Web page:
AWI Quarterly » 2014 Winter

The Society for Marine Mammalogy’s 20th Biennial Conference on the Biology of Marine Mammals—the world’s largest gathering of marine mammal scientists—was held in Dunedin, New Zealand, the week of December 9, 2013.
Stefan Austermühle, German biologist and executive director of Peruvian NGO Mundo Azul (Blue World), wrote in the fall 2003 edition of the AWI Quarterly of his organization’s battle against illegal dolphins hunts for human consumption in that country’s waters.
In December, Earthjustice filed suit in Hawai’i federal court on behalf of AWI, challenging approval by the National Marine Fisheries Service (NMFS) of a five-year plan by the US Navy for testing and training activities, including active sonar and explosive use, in massive areas of the Pacific Ocean off Hawai’i and Southern California.
At the end of 2013, the World Trade Organization’s (WTO) first-ever consideration of an animal welfare issue resulted in a landmark, if mixed, decision by a dispute settlement panel. The panel ruled that although the European Union’s ban on imports of seal products violated WTO anti-discrimination rules, it was nonetheless valid because it fulfilled the objective of addressing the European public’s moral concerns about seal welfare.
According to a study by behavioral ecologists at the University of Sussex, UK, and published in the journal Frontiers in Zoology, elephants who lost family members to traumatic culling operations decades ago appear to suffer lifelong social impairment.
The Southern Weekly, one of China's most influential newspapers, published a front-page story about the widespread massacre of elephants for ivory, and of ivory consumption in China as the primary driver of the crisis.
On November 14 at the National Wildlife Property Repository in Denver, the US Fish and Wildlife Service pulverized six tons of elephant ivory that had been seized by its agents from smugglers, traders and tourists over the past 25 years.
There were stuffed tigers standing at the entrance of the 13,000-square-foot warehouse. Large plastic trash bags filled with thousands upon thousands of dead, dried seahorses sat slumped in the aisle.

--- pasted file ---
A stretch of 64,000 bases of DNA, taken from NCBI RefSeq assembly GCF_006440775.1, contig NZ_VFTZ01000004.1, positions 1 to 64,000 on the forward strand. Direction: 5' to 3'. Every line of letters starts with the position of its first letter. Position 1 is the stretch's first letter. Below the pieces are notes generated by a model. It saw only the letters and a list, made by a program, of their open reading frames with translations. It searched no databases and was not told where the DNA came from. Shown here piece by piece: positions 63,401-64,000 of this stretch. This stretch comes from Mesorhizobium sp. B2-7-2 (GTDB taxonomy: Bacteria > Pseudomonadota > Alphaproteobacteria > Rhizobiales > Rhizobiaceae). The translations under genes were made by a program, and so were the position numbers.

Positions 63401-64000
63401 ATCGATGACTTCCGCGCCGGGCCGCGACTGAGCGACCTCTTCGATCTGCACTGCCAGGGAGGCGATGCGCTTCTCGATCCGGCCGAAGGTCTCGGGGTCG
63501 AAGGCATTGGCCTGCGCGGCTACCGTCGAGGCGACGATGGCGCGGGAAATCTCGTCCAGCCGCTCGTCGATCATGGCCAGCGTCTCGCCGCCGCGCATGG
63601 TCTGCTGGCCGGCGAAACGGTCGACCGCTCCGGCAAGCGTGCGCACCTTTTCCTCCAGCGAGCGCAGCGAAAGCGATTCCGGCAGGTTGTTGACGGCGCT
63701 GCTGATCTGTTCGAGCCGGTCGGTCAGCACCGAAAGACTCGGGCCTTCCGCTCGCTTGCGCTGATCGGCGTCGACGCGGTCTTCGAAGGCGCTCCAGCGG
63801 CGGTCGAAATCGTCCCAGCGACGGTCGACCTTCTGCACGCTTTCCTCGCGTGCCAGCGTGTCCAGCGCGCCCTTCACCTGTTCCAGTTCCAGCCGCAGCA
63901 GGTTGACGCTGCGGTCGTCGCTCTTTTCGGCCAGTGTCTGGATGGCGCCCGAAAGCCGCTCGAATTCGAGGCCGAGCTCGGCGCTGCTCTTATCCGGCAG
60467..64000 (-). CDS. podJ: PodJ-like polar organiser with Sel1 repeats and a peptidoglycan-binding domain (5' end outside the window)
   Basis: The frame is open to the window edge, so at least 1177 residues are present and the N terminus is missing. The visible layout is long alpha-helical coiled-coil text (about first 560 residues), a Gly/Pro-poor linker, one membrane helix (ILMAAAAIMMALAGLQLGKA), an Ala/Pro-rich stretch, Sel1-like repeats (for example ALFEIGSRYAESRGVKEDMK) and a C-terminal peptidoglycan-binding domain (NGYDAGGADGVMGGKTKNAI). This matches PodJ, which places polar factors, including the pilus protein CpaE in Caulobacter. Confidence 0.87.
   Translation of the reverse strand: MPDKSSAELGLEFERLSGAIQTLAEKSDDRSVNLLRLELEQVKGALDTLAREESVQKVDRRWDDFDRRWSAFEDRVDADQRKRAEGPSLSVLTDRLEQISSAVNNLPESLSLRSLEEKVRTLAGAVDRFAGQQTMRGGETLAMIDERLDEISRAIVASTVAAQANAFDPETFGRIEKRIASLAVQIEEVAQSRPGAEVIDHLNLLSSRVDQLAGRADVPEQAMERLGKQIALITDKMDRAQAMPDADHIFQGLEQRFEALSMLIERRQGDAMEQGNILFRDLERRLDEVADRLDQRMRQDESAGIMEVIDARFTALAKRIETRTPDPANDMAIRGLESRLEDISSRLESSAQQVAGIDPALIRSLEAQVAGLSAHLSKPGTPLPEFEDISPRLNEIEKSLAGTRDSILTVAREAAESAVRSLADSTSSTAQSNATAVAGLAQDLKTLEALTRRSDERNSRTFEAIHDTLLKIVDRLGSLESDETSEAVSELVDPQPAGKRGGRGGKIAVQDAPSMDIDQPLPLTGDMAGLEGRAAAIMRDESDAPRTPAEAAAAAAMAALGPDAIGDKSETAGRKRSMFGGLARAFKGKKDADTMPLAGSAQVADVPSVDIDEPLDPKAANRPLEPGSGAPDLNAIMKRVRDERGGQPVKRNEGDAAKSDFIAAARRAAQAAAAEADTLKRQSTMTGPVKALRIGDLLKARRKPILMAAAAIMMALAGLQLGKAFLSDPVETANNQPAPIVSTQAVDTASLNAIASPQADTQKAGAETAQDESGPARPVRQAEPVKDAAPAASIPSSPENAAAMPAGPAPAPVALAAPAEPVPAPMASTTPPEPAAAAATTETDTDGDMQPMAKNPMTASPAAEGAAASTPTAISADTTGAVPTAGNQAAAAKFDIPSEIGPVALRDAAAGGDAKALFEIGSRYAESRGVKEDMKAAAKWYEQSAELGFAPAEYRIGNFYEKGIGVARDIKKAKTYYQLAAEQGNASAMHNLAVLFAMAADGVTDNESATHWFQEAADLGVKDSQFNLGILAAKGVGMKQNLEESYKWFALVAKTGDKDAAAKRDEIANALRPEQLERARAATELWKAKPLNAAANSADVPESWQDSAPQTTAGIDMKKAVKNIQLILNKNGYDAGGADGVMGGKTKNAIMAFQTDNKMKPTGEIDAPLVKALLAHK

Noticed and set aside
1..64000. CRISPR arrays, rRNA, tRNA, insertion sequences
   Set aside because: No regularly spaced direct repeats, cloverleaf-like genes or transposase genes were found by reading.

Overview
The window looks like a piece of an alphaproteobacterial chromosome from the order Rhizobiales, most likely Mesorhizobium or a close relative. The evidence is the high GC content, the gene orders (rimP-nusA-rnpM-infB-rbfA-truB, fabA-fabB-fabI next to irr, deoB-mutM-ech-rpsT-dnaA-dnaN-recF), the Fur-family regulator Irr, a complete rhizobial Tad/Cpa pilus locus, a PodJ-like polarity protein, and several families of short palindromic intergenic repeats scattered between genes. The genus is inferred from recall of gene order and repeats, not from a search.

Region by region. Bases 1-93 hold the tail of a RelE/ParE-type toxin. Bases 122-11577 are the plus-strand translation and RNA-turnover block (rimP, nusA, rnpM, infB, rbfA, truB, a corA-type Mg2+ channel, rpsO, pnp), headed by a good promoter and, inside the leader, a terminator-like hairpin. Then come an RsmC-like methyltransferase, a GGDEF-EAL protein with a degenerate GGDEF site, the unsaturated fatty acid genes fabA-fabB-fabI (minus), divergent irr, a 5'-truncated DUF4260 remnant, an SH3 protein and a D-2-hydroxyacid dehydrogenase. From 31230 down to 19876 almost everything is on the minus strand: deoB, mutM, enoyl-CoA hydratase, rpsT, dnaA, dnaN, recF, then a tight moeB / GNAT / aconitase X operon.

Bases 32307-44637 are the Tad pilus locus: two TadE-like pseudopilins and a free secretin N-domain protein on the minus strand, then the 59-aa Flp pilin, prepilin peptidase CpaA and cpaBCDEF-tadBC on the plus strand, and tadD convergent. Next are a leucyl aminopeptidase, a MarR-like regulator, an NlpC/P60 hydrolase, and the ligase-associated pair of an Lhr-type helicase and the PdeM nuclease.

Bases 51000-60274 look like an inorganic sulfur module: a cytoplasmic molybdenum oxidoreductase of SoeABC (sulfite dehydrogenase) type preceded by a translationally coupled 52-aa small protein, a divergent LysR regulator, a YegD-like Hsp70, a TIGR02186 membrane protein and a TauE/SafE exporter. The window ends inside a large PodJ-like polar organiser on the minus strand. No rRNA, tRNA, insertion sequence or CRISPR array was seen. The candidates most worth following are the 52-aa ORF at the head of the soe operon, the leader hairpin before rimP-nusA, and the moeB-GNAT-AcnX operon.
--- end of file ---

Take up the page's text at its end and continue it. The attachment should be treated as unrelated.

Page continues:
As the US Fish and Wildlife Service (FWS) decides whether to remove federal Endangered Species Act (ESA) protections for gray wolves across the continental United States, the disturbing fate of populations that have already been delisted in certain areas suggests that federal protections should remain in place.
On Santa Catalina Island, scientists have advanced the science of immunocontraception as a safe and effective tool to humanely manage the island’s bison.
OvoControl, which contains the compound nicarbazin, is an oral contraceptive for birds that has proven to be a safe and effective contraceptive agent for geese. Nevertheless, state and federal agencies have, by and large, aligned to resist its use for the humane control of geese populations.
Even clean energy can take its toll on animals if caution is thrown to the wind. According to an analysis by Mark Hayes of the University of Colorado, published in the December 2013 issue of the journal BioScience, wind turbines within the contiguous United States killed more than 600,000 bats in 2012—and perhaps as many as 900,000.
In December, AWI and its allies petitioned the Obama administration to reform USDA's Wildlife Services program, which kills nearly 1.5 million animals each year without regard for sound science or animal welfare.
The Christine Stevens Wildlife Award is a grant program—named in honor of the organization’s late founder and president for over 50 years—created to stimulate and support efforts to devise new, non-lethal techniques and strategies for the purpose of humanely remedying human-wildlife conflicts.
For caribou herds to persist, they must maintain access to productive calving grounds (areas that herds visit annually to give birth to their young).